Expect the unexpected in this bush home, designed by architect Richard Leplastrier in Australia’s New South Wales.
Osborne House sits on a stretch of Pittwater only accessible by boat, and started out as a stilted shack and a cabin, built onto a sloping hillside surrounded by trees.
In 1994, Leplastrier was tasked with turning the rudimentary structures into a single dwelling. Rather than demolish the existing volumes, he decided to unite the disconnected structures via a sweeping wooden deck, and added a third structure to house the kitchen, turning the complex into a series of interconnected pavilions.
‘Suddenly the whole place worked,’ says Leplastrier. ’It’s curious – it’s like having a piece of music that’s off the mark, with two instruments that don’t go together. By putting a third one in, it suddenly turns into a wonderful piece.’
The kitchen pavilion is built from Sydney Blue Gum and Brush Box, recycled from a 19th-century warehouse, which helps bed the volume into its bush surrounds. It also acts as a hide, with porthole windows peeking out onto the surrounding National Park, a breeding ground for wallabies, goannas and lyre birds.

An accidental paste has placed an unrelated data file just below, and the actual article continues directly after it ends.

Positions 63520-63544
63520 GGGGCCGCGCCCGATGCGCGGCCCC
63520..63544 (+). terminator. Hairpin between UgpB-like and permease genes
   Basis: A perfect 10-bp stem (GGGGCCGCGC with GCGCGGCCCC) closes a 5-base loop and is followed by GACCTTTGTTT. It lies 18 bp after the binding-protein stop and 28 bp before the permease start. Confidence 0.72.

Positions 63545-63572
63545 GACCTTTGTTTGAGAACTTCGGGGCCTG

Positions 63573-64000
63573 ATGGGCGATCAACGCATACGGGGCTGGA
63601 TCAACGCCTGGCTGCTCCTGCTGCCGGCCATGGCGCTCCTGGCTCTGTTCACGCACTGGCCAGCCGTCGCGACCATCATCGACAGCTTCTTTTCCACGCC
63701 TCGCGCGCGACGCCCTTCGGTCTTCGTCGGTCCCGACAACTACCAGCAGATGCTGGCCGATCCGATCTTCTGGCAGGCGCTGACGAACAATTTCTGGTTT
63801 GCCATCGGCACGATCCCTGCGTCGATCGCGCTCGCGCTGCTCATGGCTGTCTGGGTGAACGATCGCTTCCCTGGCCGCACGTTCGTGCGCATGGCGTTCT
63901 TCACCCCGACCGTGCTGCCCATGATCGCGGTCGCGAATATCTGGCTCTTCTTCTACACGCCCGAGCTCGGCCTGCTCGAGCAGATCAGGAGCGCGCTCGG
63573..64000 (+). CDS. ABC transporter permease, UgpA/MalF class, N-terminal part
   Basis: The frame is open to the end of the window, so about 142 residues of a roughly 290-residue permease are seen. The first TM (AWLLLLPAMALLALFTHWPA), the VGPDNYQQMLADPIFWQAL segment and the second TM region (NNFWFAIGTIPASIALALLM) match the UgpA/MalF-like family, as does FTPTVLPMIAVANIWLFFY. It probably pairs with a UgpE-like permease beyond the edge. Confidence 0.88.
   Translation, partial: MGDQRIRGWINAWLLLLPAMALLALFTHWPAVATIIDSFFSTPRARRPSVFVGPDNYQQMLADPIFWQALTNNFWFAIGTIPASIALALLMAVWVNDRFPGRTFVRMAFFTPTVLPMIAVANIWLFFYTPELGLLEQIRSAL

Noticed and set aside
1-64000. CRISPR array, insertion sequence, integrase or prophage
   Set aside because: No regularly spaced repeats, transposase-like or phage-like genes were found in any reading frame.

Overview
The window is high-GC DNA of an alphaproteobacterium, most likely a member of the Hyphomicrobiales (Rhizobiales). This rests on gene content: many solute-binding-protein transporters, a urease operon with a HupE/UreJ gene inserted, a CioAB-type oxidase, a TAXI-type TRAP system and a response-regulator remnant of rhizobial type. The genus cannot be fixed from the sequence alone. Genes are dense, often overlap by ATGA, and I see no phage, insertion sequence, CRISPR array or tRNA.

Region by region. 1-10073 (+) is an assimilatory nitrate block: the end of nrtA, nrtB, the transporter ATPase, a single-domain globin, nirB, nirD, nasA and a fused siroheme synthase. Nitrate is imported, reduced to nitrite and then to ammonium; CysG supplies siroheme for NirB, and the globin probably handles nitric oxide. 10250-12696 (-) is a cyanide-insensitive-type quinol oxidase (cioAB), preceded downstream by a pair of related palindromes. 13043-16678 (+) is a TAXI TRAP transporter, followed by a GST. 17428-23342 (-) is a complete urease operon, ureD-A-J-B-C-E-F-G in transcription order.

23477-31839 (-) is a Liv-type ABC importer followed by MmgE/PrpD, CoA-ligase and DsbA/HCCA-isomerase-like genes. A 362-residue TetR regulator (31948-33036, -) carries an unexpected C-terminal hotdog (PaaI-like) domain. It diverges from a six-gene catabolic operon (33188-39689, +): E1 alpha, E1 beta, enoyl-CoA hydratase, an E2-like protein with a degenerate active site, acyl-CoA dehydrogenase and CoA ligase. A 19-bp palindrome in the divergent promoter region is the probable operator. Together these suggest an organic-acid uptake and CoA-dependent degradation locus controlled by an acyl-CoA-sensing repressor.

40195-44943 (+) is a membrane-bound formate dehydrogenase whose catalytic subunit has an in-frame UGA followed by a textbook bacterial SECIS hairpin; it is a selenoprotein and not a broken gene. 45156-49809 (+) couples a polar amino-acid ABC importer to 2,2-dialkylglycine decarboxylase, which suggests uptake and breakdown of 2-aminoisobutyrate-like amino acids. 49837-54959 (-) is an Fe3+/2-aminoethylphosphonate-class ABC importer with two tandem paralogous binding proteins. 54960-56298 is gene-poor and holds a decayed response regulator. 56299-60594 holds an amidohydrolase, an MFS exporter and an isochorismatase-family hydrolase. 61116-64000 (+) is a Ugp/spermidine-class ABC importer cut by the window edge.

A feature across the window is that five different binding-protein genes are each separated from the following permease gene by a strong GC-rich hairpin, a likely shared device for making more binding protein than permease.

These glassless openings help to naturally ventilate the two bedroom Australian property – a feature employed across Osborne House, which is on the market via Modern House Estate Agents, with price on application.
The large deck connecting the pavilions acts as an outdoor living space. Leplastrier’s also ditched conventional demarcations of private and public across the two bedroom home, tucking a shower pod into the kitchen. The cabin meanwhile has been refashioned as a living room or study – complete with new custom cabinetry, original doors and windows.
Pittwater is 40 km from downtown Sydney, and is home to mangrove wetlands, saltmash, sandflats and bush. Leplastrier won the Royal Australian Institute of Architects’ Gold Medal in 1999, and is among the country’s most acclaimed architects.
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